Stocks dropped after Donald Trump ordered that U.S. companies find alternatives to their operations in China.US Marketsread more
Trump said he was ordering "our great American companies" to "immediately start looking for an alternative to China, including bringing your companies HOME and making your...Politicsread more
President Trump again rips into Federal Reserve Chairman Jerome Powell, comparing him to Chinese President Xi Jinping.Politicsread more
Powell repeats his pledge to keep the economic expansion going while acknowledging that tariffs and other factors are causing growth to slow.The Fedread more
China says the new tariffs will begin Sept. 1 and Dec. 15. That's when President Trump's latest tariffs on Chinese goods are to take effect.Marketsread more
The Koch brothers financed one of the most influential political networks in the modern era. The sprawling political empire includes conservative and libertarian nonprofits...Politicsread more
On Tuesday, Walmart filed suit against Tesla alleging its solar panels had caused fires in seven of its stores.Technologyread more
Amazon shows numerous listings for toys and medications that lack the proper health risks to children, as well as sleeping mats previously banned by the FDA, according to a...Technologyread more
The recession obsession has captivated Wall Street, and experts are seeking stocks that can shield investors from the potential pain.Trading Nationread more
Google on Friday released a new set of community guidelines that are meant to crack down on what employees can say inside the company.Technologyread more
The idea came up as the White House brainstorms on ways to avoid a preelection economic slowdown, The Washington Post reports.US Economyread more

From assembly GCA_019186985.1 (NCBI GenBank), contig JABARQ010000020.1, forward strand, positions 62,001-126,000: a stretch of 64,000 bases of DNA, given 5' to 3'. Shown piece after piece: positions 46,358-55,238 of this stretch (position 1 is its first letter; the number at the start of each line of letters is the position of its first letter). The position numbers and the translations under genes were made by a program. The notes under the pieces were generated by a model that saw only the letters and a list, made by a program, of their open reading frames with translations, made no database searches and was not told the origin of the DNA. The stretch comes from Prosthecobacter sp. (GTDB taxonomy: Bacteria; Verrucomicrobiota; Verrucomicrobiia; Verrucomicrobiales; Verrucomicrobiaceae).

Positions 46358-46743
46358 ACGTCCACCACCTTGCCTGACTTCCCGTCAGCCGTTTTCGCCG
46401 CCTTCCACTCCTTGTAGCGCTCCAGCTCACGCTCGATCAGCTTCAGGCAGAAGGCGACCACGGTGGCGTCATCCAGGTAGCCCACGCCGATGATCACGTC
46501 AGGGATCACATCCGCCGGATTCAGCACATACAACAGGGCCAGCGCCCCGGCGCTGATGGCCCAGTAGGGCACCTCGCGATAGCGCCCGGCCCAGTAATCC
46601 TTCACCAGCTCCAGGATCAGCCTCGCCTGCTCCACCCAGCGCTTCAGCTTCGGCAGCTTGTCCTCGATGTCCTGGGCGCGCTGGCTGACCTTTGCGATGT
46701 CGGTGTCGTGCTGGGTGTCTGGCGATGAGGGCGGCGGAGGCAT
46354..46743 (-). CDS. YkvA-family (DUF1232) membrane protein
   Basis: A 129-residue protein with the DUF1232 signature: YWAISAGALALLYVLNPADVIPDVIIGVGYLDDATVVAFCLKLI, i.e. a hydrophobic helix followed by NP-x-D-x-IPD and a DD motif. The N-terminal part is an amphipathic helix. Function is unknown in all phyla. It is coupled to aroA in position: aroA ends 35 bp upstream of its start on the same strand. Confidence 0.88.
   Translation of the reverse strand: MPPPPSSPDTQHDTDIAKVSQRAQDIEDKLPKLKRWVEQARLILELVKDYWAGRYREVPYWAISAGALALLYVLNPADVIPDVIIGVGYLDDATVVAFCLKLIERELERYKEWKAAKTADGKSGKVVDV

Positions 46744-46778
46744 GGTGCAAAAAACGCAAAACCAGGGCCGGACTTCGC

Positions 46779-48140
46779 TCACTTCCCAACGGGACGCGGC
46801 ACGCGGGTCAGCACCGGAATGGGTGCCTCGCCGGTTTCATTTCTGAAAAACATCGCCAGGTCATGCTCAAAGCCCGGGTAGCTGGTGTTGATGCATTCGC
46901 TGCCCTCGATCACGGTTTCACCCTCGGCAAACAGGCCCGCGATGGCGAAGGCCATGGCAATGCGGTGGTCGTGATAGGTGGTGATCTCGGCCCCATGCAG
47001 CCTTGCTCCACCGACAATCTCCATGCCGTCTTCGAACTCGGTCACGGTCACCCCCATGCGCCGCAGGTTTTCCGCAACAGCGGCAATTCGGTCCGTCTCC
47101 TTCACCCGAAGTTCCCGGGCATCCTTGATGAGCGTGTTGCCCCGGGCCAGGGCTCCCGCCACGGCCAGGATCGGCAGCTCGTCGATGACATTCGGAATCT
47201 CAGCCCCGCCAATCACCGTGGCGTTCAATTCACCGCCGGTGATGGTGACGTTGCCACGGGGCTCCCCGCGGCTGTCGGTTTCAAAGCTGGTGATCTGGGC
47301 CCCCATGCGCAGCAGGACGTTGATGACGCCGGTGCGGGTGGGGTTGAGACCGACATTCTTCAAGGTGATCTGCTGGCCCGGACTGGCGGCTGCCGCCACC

Facebook on Tuesday rejected claims by former executive Chamath Palihapitiya that the social media site is "ripping apart the social fabric of how society works."
Palihapitiya has repeatedly criticized social media in general, saying it preys on human vulnerabilities and that he doesn't allow his children to use it. But the Social Capital founder turned his comments to his former employer specifically in recent days, including Tuesday morning on CNBC.
Facebook hit back noting Palihapitiya hasn't worked for the company for six years, and it said it has undergone changes since.
Here's the full statement:
Chamath has not been at Facebook for over six years. When Chamath was at Facebook we were focused on building new social media experiences and growing Facebook around the world. Facebook was a very different company back then and as we have grown we have realised how our responsibilities have grown too. We take our role very seriously and we are working hard to improve. We've done a lot of work and research with outside experts and academics to understand the effects of our service on well-being, and we're using it to inform our product development. We are also making significant investments more in people, technology and processes, and – as Mark Zuckerberg said on the last earnings call – we are willing to reduce our profitability to make sure the right investments are made.
While Palihapitiya didn't specifically call out Facebook by name on CNBC, he's made pointed criticism several times recently about how damaging social media has been to U.S. society — and has specifically said he feels "tremendous guilt " about what he helped bring into existence.
Social media exploits "our own natural tendencies in human beings to get and want feedback," he said on CNBC. "How do we live in a world where that is now possible?" he asked.
He also made it clear he was not attacking Facebook directly.
"I owe those guys everything," he said. "They made me."